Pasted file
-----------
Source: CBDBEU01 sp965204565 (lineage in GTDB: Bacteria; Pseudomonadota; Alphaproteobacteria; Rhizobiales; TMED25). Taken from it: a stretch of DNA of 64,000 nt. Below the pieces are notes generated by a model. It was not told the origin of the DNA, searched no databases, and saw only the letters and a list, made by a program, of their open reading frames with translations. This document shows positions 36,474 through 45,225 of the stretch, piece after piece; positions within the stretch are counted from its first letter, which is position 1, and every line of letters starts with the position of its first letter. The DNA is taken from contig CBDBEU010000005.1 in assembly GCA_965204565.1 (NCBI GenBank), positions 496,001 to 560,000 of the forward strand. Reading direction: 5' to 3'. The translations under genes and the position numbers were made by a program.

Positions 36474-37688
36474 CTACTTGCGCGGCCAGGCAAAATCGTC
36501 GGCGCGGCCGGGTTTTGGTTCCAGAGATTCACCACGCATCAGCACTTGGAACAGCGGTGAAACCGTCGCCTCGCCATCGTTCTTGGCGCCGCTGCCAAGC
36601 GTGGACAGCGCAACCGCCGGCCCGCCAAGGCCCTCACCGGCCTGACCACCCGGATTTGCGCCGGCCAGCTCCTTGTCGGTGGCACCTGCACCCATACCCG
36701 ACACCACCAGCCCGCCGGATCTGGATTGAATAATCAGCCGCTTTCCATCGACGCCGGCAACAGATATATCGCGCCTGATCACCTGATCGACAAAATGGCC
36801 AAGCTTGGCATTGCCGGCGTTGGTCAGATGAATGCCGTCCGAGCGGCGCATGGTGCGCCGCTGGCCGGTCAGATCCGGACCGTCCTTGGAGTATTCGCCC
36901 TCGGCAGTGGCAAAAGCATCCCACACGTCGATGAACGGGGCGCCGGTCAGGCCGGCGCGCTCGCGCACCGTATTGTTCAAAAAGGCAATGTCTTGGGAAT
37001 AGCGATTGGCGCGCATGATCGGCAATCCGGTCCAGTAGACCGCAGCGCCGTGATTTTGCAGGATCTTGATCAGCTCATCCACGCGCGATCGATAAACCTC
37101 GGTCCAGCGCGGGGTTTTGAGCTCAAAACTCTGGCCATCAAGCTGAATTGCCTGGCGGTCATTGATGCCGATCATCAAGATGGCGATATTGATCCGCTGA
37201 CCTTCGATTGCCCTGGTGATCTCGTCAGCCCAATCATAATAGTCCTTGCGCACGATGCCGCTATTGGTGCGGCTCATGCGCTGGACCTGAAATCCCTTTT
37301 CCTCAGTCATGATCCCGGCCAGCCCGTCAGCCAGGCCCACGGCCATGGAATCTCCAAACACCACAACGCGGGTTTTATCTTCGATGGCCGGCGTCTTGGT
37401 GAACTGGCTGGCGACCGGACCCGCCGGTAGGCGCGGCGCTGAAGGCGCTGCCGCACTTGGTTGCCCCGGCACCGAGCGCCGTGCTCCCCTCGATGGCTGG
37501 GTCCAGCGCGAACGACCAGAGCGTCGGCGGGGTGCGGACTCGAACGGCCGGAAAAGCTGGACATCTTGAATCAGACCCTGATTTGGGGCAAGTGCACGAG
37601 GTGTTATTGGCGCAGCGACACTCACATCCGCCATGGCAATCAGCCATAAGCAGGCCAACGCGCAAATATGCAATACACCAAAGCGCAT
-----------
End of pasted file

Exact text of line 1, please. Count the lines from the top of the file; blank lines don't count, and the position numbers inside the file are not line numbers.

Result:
Source: CBDBEU01 sp965204565 (lineage in GTDB: Bacteria; Pseudomonadota; Alphaproteobacteria; Rhizobiales; TMED25). Taken from it: a stretch of DNA of 64,000 nt. Below the pieces are notes generated by a model. It was not told the origin of the DNA, searched no databases, and saw only the letters and a list, made by a program, of their open reading frames with translations. This document shows positions 36,474 through 45,225 of the stretch, piece after piece; positions within the stretch are counted from its first letter, which is position 1, and every line of letters starts with the position of its first letter. The DNA is taken from contig CBDBEU010000005.1 in assembly GCA_965204565.1 (NCBI GenBank), positions 496,001 to 560,000 of the forward strand. Reading direction: 5' to 3'. The translations under genes and the position numbers were made by a program.